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Scottish National Dictionary (1700–)

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First published 1952 (SND Vol. III). Includes material from the 1976 and 2005 supplements.
This entry has not been updated since then but may contain minor corrections and revisions.

CUT, v. Used as in Eng. The following forms and meanings are peculiar to Sc.

I. Sc. forms.

1. pa.t. cutted, cuttit (Cai.7, Bnff.2, Abd.2, Fif.10, Lnk.111941). [′kʌtɪt]Abd. 1768 A. Ross Helenore 24:
With his ain hand he cutted aff an' gae, An' eated wi' her, an' gar'd her do sae.
Edb. [1893] W. G. Stevenson Wee Johnnie Paterson, etc. (1914) 184:
But David jist ran awa' roond an' got oot his sword an' cuttit aff his heid.
Ayr. 1821 Galt Ayrshire Legatees v.:
A pocket-picker, as I thought, cutted off the tail of my coat.

2. ppl.adj. and pa.p. cuttit, cutted, cuttet, cuttid (Bnff.2, Abd.27 (cuttit), Lnk.11, Kcb.1 (cutted) 1941). Also cutten (rare).Ork.(D) 1880 Dennison Sketch Bk. 12:
An' abeun de yett wus a bonnie square free-steen wi' letters cuttid on him.
Cai.(D) 1909 D. Houston 'E Silkie Man 4:
He cam' doon a blin' fowg at ye could hev cutten wi' a knife.
Abd.4 1929:
“A sheeve aff o' a cuttit loaf's never miss't.” (Retort by a ploughman if caught kissing another man's sweetheart.)
Fif. 1896 “G. Setoun” R. Urquhart xix.:
Ye've cuttet your head on your skates.
e.Dmf. 1894 J. Cunningham Broomieburn 59:
I canna pray the nicht for I've a cuttit thoomb.

II. Sc. meanings.

1. In the game of handball as played in the Border Counties: to put the ball in the river to score a cut (Rxb. 1941 (per Lnk.11)).Rxb. 1932 Jedburgh Celebrations in Scotsman (4 Feb.):
The third ball was “cut” in the river for the “Doonies” by Adam Watson.

2. “To tack from side to side up an inclined plane; to move a heavy object forward by pushing each end alternately” (Uls. 1880 W. H. Patterson Gl. Ant. and Dwn.).

3. Phrs: (1) cuttin breid, = (2) (Bnff., Edb., Ayr., Dmf. 2000s); (2) cutting loaf, a loaf at least one day old and hence more easily cut (Cai.7, Abd.26 1941; Per. 1915 Wilson L. Strathearn 241; Fif.13, Arg.1, Gsw.1, Kcb.11941; Ags., Uls. 1990s); (3) cuttin the beef, the fast turning of a skipping rope (Abd. 1949); (4) to be cuttin' o' hunger, to be very hungry (Cai.7 1941); (5) to cut before the point, to anticipate (Kcb.10 1941); (6) to cut the churn, see Kirn, n.2; (7) to cut (someone's) girds, to make (someone's) position insecure; (8) to cut the hare, see Hare, n.2; (9) to cut harrows, “to cease being on speaking terms” (Rxb. 1923 Watson W.-B.; Rxb. 1941 (per Lnk.11)); cf. to draw the cat-harrow s.v. Cat Harrow; (10) to cut the King's langitch, to speak (Bnff.2 1941); (11) to cut meat, to eat; (12) to cut off, to excommunicate (Bnff.2 1941), found in vbl.n. cutting off, excommunication; (13) to cut out, to cut off (Sc. 1782 J. Sinclair Ob. Sc. Dial. 22; Fif.10 1941); (14) to cut the (one's) wind, (a) a term expressive of extreme hunger; (b) to make (a person) short of breath; (15) to cut one's wizzen, = (14) (b); (16) to stand good cuttin', to last well.(4) Ags. 1892 F. F. Angus Susie xv.:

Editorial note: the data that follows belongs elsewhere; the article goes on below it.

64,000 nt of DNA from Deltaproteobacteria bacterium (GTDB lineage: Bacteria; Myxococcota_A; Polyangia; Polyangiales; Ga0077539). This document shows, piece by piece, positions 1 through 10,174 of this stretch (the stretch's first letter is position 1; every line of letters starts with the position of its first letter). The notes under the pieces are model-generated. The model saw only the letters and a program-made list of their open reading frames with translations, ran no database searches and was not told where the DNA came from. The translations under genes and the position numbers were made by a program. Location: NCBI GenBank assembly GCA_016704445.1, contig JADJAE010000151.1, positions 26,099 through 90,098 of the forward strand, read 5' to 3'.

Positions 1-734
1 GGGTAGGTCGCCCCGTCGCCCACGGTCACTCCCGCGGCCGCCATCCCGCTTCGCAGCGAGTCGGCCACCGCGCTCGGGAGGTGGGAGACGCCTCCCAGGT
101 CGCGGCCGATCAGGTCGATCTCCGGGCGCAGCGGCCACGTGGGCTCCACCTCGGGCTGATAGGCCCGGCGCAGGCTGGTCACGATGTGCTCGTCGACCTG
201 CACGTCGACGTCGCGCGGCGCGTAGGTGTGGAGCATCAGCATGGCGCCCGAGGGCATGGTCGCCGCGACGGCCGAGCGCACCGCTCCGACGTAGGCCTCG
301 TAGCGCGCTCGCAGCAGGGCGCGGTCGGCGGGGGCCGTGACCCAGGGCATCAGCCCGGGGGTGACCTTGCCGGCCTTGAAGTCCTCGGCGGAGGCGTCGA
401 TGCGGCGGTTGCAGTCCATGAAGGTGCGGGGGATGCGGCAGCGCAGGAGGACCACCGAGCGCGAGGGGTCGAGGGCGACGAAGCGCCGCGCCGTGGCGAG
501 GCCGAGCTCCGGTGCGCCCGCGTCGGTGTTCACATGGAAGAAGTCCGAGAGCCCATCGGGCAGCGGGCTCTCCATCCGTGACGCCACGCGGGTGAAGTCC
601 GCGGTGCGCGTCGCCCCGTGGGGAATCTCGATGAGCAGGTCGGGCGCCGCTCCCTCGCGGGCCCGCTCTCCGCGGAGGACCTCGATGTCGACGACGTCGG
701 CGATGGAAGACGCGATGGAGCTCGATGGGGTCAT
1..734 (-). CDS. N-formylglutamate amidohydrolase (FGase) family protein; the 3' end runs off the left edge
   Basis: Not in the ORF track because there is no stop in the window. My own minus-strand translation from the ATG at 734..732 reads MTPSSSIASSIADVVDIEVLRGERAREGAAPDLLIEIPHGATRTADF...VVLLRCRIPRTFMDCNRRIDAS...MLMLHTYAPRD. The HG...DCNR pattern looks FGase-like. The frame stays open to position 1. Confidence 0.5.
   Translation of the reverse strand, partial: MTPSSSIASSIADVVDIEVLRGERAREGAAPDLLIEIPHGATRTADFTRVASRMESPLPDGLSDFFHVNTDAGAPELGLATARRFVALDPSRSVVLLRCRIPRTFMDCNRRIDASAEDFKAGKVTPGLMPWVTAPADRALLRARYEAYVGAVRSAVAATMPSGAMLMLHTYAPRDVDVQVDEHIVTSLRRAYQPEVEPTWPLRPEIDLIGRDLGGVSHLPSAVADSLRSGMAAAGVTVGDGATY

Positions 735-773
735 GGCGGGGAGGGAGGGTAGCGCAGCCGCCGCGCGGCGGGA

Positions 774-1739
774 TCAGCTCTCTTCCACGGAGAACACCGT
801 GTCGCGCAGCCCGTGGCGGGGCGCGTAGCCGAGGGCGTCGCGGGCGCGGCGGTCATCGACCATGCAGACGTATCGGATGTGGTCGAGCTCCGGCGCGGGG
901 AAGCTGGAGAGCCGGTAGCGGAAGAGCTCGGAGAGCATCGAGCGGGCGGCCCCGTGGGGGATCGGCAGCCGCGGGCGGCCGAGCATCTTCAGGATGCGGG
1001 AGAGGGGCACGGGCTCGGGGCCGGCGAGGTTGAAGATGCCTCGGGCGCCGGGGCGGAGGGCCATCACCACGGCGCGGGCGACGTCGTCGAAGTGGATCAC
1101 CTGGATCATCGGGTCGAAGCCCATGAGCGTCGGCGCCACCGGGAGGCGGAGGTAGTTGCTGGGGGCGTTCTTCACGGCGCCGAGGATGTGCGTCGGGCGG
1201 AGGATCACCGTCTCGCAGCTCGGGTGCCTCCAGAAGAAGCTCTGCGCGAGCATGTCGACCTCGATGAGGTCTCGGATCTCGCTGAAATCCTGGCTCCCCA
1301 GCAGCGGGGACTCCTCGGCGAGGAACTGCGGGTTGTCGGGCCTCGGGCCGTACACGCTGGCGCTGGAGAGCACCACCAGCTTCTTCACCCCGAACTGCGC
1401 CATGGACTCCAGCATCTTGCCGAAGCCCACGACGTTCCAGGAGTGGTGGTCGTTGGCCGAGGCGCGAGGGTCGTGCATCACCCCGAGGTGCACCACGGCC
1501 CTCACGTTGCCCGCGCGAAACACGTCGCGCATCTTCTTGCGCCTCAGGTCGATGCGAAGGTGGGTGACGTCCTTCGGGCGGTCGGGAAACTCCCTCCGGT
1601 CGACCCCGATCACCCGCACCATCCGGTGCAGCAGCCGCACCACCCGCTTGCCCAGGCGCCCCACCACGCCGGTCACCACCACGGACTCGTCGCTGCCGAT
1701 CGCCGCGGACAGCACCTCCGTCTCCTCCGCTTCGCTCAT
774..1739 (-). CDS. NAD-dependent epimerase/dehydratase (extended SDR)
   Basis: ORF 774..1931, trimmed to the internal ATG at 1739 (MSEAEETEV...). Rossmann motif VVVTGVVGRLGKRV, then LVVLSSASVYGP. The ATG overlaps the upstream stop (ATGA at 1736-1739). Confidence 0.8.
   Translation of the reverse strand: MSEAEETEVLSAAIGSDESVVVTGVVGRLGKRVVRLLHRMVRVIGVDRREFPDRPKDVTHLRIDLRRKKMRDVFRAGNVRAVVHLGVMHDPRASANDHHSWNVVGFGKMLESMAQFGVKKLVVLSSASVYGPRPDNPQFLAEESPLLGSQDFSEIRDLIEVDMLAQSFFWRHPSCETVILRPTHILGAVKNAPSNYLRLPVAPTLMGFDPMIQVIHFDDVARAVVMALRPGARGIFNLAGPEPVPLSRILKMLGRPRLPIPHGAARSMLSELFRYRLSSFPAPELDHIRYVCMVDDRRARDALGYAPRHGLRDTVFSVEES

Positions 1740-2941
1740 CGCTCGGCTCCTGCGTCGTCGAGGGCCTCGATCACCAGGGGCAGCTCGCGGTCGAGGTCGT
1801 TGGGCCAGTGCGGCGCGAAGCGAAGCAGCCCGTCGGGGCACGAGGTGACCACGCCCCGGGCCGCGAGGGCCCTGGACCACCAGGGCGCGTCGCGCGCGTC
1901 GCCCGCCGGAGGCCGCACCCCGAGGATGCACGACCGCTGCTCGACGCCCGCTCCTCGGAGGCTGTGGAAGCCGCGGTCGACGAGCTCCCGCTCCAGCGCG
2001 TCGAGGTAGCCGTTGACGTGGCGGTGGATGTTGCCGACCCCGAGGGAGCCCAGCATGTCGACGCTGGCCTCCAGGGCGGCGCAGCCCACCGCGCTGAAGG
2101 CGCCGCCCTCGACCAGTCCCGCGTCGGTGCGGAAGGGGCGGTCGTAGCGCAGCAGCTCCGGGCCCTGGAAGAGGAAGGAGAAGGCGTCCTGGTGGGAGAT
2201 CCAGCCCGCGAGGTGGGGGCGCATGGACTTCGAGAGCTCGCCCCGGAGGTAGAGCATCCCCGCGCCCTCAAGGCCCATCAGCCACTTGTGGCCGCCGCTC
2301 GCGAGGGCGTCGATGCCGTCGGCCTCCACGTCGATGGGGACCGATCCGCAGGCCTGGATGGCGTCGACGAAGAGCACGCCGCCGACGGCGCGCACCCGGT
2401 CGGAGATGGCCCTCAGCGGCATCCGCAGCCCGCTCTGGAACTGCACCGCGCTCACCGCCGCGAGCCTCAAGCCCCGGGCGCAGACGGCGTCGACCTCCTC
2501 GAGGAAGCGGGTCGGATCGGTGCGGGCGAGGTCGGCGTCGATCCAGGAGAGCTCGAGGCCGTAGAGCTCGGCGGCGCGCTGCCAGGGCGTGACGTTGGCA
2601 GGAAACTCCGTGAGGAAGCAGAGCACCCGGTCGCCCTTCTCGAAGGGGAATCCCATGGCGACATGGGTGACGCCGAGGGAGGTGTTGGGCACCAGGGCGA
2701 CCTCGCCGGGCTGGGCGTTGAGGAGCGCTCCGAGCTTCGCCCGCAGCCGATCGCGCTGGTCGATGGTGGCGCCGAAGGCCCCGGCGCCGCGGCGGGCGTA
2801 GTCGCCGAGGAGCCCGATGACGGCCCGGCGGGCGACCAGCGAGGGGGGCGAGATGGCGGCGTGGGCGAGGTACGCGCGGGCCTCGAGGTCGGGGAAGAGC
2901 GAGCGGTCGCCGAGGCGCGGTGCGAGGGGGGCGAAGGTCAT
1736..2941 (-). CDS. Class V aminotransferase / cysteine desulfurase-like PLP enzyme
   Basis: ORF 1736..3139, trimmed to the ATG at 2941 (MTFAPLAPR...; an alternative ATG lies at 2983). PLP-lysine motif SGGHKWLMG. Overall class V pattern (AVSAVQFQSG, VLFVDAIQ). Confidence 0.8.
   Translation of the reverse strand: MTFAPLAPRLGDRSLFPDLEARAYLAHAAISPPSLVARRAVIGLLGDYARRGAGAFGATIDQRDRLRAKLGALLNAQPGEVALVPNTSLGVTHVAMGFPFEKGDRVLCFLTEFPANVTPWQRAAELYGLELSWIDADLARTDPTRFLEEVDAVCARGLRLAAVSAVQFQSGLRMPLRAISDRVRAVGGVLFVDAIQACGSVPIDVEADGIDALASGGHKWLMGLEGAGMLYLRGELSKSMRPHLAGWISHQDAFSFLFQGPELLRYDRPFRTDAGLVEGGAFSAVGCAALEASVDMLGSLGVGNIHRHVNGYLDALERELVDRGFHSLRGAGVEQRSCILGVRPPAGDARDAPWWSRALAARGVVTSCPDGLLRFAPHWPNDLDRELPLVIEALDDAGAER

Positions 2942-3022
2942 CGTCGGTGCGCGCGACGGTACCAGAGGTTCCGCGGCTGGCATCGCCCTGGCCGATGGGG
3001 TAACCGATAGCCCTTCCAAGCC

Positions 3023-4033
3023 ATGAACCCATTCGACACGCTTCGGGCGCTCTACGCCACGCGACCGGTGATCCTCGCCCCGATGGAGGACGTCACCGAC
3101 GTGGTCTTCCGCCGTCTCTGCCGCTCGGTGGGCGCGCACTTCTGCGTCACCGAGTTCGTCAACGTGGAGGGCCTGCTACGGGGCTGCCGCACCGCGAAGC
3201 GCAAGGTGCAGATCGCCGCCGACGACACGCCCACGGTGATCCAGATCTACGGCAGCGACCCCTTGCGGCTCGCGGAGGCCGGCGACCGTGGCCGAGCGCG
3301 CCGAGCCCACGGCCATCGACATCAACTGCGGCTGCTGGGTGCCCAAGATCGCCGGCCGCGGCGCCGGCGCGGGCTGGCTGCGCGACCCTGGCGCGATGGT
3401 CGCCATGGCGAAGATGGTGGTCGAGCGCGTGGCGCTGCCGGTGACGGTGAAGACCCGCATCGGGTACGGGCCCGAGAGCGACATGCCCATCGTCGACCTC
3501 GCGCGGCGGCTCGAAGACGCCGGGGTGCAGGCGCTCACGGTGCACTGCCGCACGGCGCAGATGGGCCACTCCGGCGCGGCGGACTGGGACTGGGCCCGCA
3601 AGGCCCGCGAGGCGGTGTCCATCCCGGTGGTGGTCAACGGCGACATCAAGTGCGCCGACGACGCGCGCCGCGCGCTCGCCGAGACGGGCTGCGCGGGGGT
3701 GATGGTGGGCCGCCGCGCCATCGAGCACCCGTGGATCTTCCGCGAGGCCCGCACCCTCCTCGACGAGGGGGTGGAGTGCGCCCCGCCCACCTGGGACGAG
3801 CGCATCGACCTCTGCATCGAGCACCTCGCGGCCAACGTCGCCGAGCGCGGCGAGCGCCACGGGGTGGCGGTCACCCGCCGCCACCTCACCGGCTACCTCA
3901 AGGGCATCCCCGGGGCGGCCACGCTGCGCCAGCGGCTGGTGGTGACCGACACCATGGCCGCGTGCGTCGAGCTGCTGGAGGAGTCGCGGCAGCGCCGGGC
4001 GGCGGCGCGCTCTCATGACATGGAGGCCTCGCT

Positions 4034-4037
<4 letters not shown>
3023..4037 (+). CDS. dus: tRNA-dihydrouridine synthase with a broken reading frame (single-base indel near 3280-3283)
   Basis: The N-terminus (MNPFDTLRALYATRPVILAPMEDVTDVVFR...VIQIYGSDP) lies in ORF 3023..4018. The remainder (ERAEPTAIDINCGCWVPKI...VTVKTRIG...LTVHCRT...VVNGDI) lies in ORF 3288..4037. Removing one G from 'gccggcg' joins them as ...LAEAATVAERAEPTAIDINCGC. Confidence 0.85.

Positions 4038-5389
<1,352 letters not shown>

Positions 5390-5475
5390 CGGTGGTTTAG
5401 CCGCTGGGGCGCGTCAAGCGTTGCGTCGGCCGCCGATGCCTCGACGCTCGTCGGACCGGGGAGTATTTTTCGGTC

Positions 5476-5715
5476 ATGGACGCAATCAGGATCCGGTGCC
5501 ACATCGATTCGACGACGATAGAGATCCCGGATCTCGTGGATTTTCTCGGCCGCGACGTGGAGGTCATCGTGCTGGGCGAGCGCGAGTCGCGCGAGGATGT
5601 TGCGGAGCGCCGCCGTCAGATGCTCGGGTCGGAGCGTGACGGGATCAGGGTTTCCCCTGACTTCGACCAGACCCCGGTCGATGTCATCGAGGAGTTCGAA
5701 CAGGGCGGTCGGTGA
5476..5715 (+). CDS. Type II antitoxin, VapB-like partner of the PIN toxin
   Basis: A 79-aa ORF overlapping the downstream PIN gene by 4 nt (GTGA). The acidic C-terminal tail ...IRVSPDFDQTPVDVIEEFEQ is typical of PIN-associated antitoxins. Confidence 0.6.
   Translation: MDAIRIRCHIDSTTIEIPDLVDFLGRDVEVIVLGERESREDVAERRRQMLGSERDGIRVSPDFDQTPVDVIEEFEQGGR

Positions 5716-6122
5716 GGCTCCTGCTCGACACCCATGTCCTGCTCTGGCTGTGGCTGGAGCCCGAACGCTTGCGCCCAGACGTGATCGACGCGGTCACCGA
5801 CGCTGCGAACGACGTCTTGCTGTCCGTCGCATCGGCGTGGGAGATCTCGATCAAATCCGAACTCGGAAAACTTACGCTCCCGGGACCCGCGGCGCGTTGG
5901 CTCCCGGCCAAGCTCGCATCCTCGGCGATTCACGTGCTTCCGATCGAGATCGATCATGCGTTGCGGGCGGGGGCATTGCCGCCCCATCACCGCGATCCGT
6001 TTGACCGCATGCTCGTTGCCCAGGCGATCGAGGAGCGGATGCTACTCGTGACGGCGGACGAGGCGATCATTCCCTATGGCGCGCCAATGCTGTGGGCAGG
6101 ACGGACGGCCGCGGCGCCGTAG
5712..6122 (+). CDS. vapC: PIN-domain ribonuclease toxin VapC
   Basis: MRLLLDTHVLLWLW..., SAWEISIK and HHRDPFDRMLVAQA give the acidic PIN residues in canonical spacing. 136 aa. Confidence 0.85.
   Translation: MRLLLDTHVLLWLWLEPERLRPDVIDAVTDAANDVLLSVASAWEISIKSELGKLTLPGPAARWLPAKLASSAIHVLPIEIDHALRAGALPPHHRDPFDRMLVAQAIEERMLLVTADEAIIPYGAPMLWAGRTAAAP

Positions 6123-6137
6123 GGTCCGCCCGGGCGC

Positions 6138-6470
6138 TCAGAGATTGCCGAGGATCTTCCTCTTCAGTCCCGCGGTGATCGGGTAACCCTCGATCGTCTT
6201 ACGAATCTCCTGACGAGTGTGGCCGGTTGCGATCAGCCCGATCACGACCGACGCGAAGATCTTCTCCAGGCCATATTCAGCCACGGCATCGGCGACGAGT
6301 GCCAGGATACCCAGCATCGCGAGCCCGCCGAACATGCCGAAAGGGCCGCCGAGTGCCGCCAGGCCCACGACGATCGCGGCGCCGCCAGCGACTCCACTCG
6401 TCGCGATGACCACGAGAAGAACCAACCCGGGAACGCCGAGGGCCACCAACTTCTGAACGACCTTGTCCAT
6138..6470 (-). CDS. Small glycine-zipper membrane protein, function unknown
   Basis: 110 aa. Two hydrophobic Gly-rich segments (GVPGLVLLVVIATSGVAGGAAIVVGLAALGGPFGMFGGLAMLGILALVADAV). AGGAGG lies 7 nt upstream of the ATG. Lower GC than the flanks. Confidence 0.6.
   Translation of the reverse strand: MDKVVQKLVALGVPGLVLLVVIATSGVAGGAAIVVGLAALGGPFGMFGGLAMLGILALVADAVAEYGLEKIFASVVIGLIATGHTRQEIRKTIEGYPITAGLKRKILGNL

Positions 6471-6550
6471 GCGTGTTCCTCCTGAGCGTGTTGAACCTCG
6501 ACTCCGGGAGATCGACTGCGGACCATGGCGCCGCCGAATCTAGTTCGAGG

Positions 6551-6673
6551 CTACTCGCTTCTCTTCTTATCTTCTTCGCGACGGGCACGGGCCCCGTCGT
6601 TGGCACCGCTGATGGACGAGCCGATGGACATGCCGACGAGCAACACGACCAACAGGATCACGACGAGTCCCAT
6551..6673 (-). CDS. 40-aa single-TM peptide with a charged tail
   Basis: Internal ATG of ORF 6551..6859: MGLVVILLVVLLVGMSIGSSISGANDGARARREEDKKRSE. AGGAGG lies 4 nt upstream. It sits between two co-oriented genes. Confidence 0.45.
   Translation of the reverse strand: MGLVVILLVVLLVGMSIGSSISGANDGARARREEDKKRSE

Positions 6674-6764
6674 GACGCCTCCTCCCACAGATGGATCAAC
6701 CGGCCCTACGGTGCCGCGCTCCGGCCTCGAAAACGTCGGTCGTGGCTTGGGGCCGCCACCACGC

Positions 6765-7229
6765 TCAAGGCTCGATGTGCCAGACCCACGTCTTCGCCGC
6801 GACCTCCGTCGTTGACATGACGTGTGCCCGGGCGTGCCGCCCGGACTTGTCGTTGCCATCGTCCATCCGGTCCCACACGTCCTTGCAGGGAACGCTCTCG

I'm sure you are fair cuttin' o' hunger.
(5) Bch. 1898 J. R. Imray Sandy Todd vii.:
I'm some dootin' we hae baith been cuttin' afore the p'int in thinkin' they war merrit.
m.Lth. 1844 J. Ballantine Miller of Deanhaugh 147:
“I took the workshop from Mr. Cauldwell yesterday.” “Indeed! Ah! that was cutting before the point,” said the miller.
Ayr. 1822 Galt Sir A. Wylie II. xi.:
“Your grace,” cried Andrew, interrupting her, “is cutting far before the point.”
(7) Ags. 1815 Montrose Review (5 May) 142/1:
The first thing he did was to do all he could to cut his [opponent's] girds.
(9) Rxb. 1923 Watson W.-B.:
Him an' me's cut harrows.
(10) Ags. 1853 W. Blair Chron. of Aberbrothock xxii.:
Gif ony ane offendit 'm he wadna cut the King's langitch wi' them for months an' years to cum.